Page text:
Michal Pelczarski focused during his lecture on how the structural design plays a crucial role in the generation of forms that are inspired by architectural heritage (domes, curvilinear walls etc) and are capable of anticipating the challenges posed by climate change. He emphasized the importance of an organic and holistic approach to architecture, where the form arises from a deep understanding of its structure and materiality. When addressing climate change, structural design can also incorporate principles that promote sustainability, resilience, and adaptation. Through an amalgamation of traditional wisdom and innovative technologies, structural design can embrace the spirit of architectural heritage while proactively addressing the future challenges of climate change, creating forms that harmonize with nature, promote human well-being, and ensure a sustainable future.
In conclusion, the e-CREHA multiplier event provided precise and scientific guidance for incorporating composition techniques and scientific methodologies that can guide architectural design towards sustainable resilience in heritage contexts, mitigating the impacts of climate change. The multiplier event’s output introduced a way of thinking regarding how the e-CREHA course may be integrated in the curriculum of Schools of Architecture. e-CREHA aims to institutionalize a new way of achieving a sustainable resilience that embraces the past, responds to the present, and safeguards the future, ultimately contributing to the preservation of architectural heritage and producing novel spatialities while addressing the urgent challenges of climate change.
At the twilight of modern times, the essence of architectural heritage unveils itself as an Ariadne’s thread, connecting our past, present, and future. In the echoes of Heidegger’s words, buildings transform into vessels of collective memory, bearing witness to the historical, cultural, and existential layers of our humanity. At the core of this intricate tapestry, architectural heritage reveals our being-in-the-world, invoking profound reflection on our identity, values, and relationship with animate and inanimate nature.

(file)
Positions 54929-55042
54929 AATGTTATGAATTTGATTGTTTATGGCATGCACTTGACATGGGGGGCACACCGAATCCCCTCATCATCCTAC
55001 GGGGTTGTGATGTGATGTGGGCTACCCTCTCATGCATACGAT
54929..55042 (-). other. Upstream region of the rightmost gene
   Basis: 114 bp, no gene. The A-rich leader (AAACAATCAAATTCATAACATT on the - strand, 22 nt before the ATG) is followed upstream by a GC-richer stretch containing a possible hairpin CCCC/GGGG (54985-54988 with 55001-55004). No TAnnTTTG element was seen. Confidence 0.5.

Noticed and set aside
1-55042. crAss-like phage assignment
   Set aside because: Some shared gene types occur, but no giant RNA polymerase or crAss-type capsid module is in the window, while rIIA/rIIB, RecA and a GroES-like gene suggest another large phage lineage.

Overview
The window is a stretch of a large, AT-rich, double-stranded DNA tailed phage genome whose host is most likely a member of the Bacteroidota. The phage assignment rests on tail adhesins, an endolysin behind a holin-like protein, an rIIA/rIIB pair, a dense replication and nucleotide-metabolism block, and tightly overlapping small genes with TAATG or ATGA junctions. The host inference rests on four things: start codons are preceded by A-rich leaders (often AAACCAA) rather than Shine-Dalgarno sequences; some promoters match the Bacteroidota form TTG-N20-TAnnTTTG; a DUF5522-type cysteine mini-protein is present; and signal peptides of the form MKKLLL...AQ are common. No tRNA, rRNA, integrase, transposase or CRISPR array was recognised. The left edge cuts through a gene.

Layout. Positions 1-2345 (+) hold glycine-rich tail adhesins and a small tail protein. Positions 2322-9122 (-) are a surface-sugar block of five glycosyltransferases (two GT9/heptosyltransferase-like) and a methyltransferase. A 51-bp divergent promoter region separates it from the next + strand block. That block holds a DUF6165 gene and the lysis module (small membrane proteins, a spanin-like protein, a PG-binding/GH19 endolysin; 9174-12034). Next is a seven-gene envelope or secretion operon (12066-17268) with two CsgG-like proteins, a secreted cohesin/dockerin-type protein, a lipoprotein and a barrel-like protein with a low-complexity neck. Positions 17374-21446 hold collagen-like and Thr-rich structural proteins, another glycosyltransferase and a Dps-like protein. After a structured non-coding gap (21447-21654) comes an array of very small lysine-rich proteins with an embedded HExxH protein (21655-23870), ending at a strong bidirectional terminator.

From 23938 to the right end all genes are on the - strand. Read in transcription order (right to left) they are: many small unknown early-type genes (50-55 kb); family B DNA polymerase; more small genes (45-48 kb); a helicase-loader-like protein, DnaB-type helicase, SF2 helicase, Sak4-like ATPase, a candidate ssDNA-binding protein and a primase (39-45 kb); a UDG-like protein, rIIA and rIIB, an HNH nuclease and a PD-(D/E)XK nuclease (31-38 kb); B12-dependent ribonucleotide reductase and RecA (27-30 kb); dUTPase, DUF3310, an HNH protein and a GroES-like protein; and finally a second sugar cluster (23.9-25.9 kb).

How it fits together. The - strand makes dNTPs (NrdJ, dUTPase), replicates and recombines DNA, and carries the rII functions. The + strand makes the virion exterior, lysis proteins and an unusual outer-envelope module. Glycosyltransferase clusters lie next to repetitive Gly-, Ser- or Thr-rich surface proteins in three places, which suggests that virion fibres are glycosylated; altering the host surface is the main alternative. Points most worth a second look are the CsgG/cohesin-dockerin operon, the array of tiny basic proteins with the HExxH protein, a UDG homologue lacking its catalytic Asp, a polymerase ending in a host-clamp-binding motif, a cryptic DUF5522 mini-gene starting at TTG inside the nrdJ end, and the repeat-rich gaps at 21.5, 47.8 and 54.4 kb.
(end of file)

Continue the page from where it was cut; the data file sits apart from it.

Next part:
Thus, in the radiance of this transdisciplinary convergence, the e-CREHA multiplier event has infused a new vision of our architectural heritage—an enlightened resilience, rooted in the past and guided by the imperatives of a harmonious future. Through the preservation of this heritage and the creation of spaces imbued with meaning, we rise above the tumults of time, weaving an architectural symphony where humanity and nature merge in an eternal dance.
In this quest, we commit to becoming vigilant guardians of this heritage, blending tradition and innovation, constructing edifices that transcend the tangible to reach the heights of inspiration. By embracing the lessons of the past and anticipating the challenges of the future, we weave a new fabric, an alliance between architecture, engineering, environment, and humanity. Thus, in the eternal architectural saga, we leave our imprint on the infinite canvas of time, allowing our heritage to rise, eternal and inspired, in service to present and future generations.